Enjoy this review by Little Sister.
The other night (13 August 2009), SDM, a few friends, and I walked the streets of Williamsburg, Brooklyn, of course spending time walking around looking at some eye-candy, having some of the best pizza in NYC (Bedford and 6th, check it out), and did some shopping while we were at it. We may have been chatting about everything and anything, but nothing kept me from thinking about the excitement of seeing Friendly Fires live. Their self-titled debut album is one of those few albums I can listen to from beginning to end. As we reached the Williamsburg Music Hall, you could hear the soundcheck going on and Friendly Fires playing “Lovesick.” Instantly, though they are Brits, I knew this was going to be a New York style show, ending with a bang. My only regret of the evening was that we all seemed to have some technical issues with our cameras.
The opening act was the XX, which early on played their single “Crystalised.” An interesting band that does not have drummer, but a “percussionist” playing beats off a drum machine pad. As they sang and shyly looked at the floor, they immediately reminded me of shoegazing. Though their album was not out yet and people were not completely familiar with them, it sort of struck me as a bit rude that people at the front of the stage were holding a conversation while they were playing. I have to admit, though, I was a bit distracted at a point, as Edd Gibson (guitarist, vocals) passed right next to me, while another one of my friends was excited about being up-close to Jack Savidge (drums). By the time the XX were done playing, the venue was packed – a testament that Friendly Fires is starting to get some recognition and air play, even if it is via licensing.
Clip of the XX performing "Crystalised"
When Friendly Fires hit the stage, everyone came running and rushing like a heard of cattle, and the atmosphere changed from heavy with anticipation to excitement – from dull to fluorescent. They kicked off with “Lovesick,” and any bad events of the day were instantly forgotten when they jumped into “Jump in the Pool,” as everyone sung along: “I push out, I breathe in, a stillness turning away; don’t look back, don’t pretend we’ll never take control again. And before that we own the horizon; am I the only one that remains? The fear is failing away.” And when the cowbell and drums kicked in for “Paris,” I fell in love with this band again.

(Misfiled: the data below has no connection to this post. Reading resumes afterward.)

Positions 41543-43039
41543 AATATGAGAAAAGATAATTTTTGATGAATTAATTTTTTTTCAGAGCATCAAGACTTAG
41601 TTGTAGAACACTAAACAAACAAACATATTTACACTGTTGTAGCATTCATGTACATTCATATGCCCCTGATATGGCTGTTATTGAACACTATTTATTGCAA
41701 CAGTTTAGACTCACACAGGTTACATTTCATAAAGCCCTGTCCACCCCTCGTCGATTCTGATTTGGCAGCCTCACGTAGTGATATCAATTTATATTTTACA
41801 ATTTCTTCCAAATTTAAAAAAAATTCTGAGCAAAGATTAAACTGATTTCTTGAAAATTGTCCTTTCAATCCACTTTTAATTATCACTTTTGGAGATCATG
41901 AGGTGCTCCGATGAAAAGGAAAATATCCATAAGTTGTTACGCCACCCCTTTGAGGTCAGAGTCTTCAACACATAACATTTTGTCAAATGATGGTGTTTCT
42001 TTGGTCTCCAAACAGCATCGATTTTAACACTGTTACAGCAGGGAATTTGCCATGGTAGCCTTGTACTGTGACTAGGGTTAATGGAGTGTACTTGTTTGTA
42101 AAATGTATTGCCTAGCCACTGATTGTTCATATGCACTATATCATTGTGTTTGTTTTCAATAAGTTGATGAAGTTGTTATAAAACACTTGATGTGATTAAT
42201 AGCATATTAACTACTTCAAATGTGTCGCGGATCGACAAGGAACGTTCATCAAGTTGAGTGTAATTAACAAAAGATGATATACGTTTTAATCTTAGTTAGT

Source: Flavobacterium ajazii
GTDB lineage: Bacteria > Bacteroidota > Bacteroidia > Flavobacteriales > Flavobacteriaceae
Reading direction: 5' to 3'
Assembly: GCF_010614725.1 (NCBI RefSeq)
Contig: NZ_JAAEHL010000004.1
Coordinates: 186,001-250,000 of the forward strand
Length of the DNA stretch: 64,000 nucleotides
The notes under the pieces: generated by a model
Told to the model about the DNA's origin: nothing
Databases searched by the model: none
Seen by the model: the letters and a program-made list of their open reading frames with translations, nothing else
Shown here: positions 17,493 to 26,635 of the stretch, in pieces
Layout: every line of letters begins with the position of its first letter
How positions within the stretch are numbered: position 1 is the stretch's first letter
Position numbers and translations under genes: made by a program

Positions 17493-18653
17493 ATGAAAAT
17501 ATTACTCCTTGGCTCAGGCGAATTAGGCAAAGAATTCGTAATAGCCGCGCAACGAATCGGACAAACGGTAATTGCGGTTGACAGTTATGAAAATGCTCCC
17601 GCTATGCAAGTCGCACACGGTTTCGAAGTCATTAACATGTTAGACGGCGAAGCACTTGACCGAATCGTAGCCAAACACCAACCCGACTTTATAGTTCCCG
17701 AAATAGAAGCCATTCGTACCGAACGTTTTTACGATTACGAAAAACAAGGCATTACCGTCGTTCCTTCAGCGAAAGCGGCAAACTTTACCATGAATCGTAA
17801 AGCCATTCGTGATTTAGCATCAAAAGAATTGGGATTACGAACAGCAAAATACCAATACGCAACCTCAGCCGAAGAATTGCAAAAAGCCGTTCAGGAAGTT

The crowd really lost it when Friendly Fires played “Skeleton Boy”: people were jumping, dancing, and screaming out the lyrics. “Intense” is the only word that comes to mind. But the crowd was pretty intense throughout the entire show, just very overwhelming in a good way at some parts. Everyone was enjoying themselves and dancing about, and if you needed to steal any moves from anyone, Ed Macfarlane (vocalist) was the man to look at – switching from Brazilian Samba dancer to lost indie rocker stumbling about, you couldn’t help but get into his groove. Ed was not the only one rocking and jumping, Edd Gibson is not a passive musician standing on the stage – it is obvious he was feeling every moment of the show and he strummed and picked away at his guitars. And then there is Jack Savidge, who typically was behind the drums (other than for the beginning of “On Board”); he is easily the drummer of the year.
Other highlights were the performance of “Kiss of Life” (a perfect description of what it feels like to see them live) from their upcoming sophomore album. Of course the crowd went crazy for “Skeleton Boy,” but one fan during “Paris” jumped on stage. She was in the safe zone until she pushed into Edd Gibson; Ed Macfarlane must have felt that she could ruin the performance at that point and tried to push her off the stage to no avail. Security had to remove her, and then the set came to an end. When they emerged again for the encore, Macfarlane admitted to the crowd that he felt bad for having to push her off the stage, and to show his sincere remorse he invited the crowd to dance on the stage during the encore song – “Ex Lover.” Though security at first did not allow people on the stage, by the end of the song it was jam-packed! And you realized something about this band by the end of the show: these are real guys, having fun, who happen to be talented musicians, not bullshit created by a producer for your entertainment. Viva Friendly Fires!
2. Jump in the Pool
3. Skeleton Boy
4. In the Hospital
5. White Diamonds
7. Kiss of Life
9. On Board
11. Ex Lover